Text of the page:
Tim Lucas, 919-613-8084, firstname.lastname@example.org
DURHAM, N.C. – A trio of Duke University professors have been awarded a $2 million grant from the National Science Foundation Macrosystems Biology Program to support new research to measure the metabolic “pulse” of streams and rivers across North America.
The five-year project, led by Emily Bernhardt, associate professor of biogeochemistry, Jim Heffernan, assistant professor of ecosystem ecology and ecohydrology, and Brian McGlynn, professor of watershed hydrology and biogeosciences, aims to shed light on how the energetic base of stream food webs varies with stream size, terrestrial biome and disturbance regimes.
Ultimately, the team’s findings will enable scientists to more accurately compare the annual energetic regimes for nearly 500 streams and rivers in the United States, and to develop climate forecasting models for stream ecosystems.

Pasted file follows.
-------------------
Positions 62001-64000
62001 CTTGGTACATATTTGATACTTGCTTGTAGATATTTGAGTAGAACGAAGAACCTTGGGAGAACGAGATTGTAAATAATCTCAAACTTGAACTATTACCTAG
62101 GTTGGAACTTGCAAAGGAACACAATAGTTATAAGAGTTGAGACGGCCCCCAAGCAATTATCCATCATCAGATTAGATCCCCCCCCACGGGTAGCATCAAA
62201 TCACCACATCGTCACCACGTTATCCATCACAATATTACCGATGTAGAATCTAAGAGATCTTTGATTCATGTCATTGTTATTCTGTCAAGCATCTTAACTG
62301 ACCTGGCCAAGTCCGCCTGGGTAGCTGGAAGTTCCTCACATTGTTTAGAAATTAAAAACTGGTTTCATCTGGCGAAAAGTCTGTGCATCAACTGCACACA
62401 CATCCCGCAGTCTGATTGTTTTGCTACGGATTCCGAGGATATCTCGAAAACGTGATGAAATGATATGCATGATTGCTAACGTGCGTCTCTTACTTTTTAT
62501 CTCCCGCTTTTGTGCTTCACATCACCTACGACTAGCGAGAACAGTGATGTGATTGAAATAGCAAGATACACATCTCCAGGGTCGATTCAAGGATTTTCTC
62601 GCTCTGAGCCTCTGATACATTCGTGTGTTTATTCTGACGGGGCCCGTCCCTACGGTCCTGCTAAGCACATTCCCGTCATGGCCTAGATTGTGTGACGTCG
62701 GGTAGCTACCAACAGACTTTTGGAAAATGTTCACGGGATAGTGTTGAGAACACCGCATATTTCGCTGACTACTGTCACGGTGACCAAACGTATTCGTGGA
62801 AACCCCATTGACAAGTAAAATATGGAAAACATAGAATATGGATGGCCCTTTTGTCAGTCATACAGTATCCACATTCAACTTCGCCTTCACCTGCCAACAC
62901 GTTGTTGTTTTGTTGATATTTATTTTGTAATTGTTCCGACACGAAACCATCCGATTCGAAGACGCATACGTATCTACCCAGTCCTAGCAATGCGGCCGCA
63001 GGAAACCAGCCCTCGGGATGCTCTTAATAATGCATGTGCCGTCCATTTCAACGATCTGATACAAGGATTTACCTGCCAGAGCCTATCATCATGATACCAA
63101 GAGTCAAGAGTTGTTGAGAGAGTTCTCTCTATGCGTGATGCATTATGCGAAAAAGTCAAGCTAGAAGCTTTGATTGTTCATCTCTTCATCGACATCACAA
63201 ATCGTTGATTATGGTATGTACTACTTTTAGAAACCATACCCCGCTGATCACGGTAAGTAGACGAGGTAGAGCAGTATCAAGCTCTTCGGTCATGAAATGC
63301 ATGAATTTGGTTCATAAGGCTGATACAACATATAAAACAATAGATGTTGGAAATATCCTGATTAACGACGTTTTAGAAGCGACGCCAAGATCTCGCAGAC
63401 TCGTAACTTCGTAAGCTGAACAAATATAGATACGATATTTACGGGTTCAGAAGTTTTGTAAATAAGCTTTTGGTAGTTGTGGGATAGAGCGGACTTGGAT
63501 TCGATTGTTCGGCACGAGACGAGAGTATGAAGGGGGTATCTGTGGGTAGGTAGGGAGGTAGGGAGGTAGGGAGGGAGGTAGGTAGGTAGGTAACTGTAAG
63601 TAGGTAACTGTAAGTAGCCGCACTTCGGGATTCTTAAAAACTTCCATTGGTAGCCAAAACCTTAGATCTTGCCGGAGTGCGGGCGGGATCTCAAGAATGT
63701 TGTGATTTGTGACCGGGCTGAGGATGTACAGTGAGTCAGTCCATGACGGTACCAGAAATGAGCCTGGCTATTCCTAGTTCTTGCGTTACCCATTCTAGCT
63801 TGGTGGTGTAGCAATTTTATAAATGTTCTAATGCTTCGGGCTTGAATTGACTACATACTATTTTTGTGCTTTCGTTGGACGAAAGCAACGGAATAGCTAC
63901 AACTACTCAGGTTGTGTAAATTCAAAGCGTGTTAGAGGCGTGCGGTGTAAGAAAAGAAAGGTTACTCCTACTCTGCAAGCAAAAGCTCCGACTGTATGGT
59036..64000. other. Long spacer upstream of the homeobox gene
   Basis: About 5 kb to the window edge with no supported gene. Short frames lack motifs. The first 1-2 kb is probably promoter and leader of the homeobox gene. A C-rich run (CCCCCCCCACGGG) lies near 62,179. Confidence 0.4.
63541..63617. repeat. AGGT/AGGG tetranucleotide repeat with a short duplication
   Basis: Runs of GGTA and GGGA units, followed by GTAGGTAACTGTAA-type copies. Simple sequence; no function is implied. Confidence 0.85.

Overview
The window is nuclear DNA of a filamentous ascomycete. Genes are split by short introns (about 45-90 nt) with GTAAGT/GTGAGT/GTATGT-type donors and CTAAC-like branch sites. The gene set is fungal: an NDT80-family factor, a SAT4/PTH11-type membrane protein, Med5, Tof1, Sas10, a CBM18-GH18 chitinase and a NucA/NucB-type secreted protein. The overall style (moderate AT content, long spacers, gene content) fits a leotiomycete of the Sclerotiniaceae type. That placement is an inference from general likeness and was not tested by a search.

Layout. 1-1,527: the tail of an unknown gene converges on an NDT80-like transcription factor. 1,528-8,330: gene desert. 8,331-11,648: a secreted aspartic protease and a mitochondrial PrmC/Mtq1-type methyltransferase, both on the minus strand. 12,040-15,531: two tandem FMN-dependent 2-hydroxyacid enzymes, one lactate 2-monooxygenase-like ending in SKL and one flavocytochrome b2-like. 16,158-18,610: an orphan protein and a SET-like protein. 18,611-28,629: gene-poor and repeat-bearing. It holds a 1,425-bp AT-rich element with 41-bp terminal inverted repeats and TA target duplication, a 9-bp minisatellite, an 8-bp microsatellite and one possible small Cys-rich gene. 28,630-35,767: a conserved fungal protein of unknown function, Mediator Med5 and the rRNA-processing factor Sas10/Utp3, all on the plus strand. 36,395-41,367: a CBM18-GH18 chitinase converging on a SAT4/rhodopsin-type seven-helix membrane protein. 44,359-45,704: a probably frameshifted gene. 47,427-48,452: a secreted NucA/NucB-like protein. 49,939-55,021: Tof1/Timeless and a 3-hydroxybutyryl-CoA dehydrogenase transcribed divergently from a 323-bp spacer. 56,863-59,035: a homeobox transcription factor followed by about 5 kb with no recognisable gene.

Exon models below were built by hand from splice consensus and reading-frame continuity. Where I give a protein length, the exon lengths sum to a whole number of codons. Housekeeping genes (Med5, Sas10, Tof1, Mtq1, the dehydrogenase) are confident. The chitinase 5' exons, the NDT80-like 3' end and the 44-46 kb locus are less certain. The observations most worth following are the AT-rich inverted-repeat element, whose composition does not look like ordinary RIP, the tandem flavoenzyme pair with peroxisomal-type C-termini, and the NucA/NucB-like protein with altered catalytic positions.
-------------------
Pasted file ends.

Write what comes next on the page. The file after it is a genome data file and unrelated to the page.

Bernhardt, Heffernan and McGlynn are conducting the research as principal investigators of a large-scale, $4.5 million NSF-funded initiative on stream biomes. They are working with collaborators from Arizona State University, the University of Florida, the University of New Hampshire, the University of Connecticut, the University of Wyoming, the University of Wisconsin and the U.S. Geological Survey’s Center for Integrated Data Analysis. The grant will also support work by seven graduate students and seven postdoctoral research associates.
You can learn more about the new grant (#EF-1442439) and the research it will fund here.
Bernhardt, Heffernan and McGlynn are principal investigators at the Duke River Center, an interdisciplinary research and educational initiative at the Nicholas School of the Environment.